Many anglers in the Chesapeake Bay region turn their noses up at the lowly Atlantic Croaker. They aren’t as sleek as Speckled Trout, lack the size of Red Drum, and don’t have the prestige of Striped Bass. Croaker are numerous to a point of being a nusiance to those who pursue other species. The Virginia Marine Resouces Commission hasn’t even put a creel nor size limit on these fish. This member of the drum family gets as much respect as Rodney Dangerfield.
What a shame. Back in the 1970’s, eight inch croaker were considered keepers. And back then they weren’t as common as they are now. Other species may be more glamours. But, fresh croaker is one of the best things that ever met seafood breader and hot oil. For those of you who devalue or have forgotten this fish, I invite you to get re-aquainted with it in a different way.
Firstly, put away that broom handle thick rod with the battery cable fishing line! Kayak fishing for croaker allows you to use much lighter tackle. Using five and six foot medium action rod and reel combos with 8 to 12 lb test line will make your fights with these bottom brawlers a lot more interesting. Indeed, a two or three pounder will pull a drifting kayak angler.
Don’t waste time trying to drown bloodworms and squid in 20 feet of water on bottom rigs. Croaker often feed in water less than eight feet. I have found my largest specimens in four! Think of what they eat; little shellfish, worms, and baitfish. You are more likely to find such food near marsh shorelines than in the middle of a main creek or river channel. This is another great advantage of kayak fishing, the ability to go to places where motor boaters dare not venture.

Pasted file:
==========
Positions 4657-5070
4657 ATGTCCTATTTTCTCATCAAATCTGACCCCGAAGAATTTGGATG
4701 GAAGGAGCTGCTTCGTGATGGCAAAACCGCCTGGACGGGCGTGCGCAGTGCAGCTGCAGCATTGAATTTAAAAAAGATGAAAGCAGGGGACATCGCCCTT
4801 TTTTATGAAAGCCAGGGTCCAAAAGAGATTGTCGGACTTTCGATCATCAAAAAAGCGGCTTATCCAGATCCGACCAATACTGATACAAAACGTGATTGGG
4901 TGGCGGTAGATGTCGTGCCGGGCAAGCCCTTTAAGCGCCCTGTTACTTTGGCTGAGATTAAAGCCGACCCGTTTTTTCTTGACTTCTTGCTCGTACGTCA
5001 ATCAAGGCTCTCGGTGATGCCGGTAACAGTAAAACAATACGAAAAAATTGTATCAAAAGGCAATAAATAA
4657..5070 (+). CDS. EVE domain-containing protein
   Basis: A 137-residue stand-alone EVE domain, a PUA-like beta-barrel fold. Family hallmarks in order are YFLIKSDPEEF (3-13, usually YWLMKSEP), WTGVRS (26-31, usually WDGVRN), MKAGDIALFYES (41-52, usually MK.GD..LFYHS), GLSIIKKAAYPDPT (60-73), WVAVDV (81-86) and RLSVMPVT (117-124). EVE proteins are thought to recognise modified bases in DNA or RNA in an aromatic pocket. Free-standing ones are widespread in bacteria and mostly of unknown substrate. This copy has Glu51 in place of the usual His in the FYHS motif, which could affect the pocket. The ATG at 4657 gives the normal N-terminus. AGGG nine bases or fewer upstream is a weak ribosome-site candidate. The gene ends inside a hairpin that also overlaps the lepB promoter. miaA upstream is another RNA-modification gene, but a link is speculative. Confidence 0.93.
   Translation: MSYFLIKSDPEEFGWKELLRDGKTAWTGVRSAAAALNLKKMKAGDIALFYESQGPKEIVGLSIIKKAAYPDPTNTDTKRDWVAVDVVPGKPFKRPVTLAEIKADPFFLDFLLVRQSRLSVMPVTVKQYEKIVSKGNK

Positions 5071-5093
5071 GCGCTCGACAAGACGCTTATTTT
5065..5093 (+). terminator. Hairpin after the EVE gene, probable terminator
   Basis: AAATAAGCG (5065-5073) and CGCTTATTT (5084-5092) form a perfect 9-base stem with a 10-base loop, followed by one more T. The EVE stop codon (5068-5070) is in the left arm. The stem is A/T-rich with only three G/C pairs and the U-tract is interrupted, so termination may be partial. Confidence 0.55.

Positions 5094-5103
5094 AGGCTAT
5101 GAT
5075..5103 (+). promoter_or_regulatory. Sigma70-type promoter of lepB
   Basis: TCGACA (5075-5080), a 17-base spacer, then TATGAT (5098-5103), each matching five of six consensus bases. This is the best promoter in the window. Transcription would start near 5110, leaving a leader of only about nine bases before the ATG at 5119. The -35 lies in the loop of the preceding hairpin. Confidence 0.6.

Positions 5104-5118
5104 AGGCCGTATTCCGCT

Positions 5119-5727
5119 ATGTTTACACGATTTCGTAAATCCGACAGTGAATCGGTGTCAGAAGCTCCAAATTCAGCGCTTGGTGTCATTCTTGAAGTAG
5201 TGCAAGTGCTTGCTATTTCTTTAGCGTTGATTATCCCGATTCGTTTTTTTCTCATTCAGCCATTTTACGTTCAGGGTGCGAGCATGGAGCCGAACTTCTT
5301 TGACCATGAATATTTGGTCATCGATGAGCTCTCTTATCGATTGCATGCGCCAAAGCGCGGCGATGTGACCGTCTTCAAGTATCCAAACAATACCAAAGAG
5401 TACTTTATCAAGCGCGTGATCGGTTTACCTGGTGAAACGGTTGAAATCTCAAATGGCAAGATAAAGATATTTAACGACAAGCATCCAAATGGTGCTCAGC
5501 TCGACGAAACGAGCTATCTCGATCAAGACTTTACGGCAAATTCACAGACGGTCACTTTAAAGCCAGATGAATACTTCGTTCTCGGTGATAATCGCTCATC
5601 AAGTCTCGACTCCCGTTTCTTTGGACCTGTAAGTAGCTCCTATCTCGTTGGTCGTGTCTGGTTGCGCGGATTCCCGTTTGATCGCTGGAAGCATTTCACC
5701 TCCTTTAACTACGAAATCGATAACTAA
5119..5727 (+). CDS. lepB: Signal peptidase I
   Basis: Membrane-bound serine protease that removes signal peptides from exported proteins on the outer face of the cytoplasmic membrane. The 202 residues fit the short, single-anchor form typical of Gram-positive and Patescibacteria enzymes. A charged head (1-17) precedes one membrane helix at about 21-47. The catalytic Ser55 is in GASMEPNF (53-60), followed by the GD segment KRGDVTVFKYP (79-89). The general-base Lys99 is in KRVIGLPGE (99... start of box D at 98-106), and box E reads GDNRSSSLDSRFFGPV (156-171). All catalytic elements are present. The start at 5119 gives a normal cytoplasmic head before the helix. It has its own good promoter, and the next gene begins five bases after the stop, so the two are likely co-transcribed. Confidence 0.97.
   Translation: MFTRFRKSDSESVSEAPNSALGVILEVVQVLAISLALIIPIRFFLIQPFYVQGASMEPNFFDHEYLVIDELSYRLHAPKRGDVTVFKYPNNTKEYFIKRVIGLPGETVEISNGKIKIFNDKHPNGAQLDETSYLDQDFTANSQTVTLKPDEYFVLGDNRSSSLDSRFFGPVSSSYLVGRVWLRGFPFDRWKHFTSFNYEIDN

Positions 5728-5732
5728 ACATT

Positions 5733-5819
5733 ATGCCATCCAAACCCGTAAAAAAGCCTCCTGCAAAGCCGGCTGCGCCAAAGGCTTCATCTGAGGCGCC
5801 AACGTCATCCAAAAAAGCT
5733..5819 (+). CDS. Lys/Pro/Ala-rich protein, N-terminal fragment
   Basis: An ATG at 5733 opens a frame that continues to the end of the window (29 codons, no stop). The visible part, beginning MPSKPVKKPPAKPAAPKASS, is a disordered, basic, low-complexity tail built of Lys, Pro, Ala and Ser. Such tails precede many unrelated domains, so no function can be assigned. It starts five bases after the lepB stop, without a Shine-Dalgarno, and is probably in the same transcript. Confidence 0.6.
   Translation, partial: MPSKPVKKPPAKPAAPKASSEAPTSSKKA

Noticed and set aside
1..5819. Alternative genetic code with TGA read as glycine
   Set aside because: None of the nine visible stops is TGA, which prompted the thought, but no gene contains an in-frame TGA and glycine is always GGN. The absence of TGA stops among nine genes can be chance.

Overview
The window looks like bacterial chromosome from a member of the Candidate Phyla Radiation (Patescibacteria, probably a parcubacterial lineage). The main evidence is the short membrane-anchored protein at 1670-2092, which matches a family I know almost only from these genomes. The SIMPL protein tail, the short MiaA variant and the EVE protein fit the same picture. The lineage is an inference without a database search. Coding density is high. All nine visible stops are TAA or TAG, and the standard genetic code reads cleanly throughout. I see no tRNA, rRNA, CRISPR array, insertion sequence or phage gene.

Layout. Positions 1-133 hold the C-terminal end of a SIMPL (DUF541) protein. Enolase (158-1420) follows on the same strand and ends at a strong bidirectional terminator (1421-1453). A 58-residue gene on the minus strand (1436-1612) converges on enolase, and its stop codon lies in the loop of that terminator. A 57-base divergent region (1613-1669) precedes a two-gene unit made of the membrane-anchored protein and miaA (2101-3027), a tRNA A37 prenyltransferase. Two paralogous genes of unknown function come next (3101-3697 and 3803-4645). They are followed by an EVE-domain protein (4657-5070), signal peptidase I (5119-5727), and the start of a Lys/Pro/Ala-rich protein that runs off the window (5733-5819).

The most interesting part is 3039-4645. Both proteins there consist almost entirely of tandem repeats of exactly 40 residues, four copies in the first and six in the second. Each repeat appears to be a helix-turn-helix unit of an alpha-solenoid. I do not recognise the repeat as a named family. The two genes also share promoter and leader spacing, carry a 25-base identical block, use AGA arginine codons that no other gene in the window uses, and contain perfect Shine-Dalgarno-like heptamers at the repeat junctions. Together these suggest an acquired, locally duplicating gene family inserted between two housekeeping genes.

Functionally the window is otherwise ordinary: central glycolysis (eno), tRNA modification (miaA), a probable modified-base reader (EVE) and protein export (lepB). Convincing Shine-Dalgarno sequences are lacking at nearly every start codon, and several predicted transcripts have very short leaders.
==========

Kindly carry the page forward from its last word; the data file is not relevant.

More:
Lighter tackle and shallow water permits you to try artificial lures. Jigs and spinner baits sweetened with such scented products as Berkley Gulp or Fish-bites are very effective on croaker. Try to match color combinations and lure types with what the fish are feeding on. I have even heard of on ‘yaker catching them on flies. As with any other fish, croaker hit moving targets with more aggression than a stationary piece of bait
Always consider, one man’s trash is another man’s treasure. From April to July, I see Carolinians visiting the York River chasing after this fish which some of you curse at. Do they know something that you don’t? There is only one way to find out.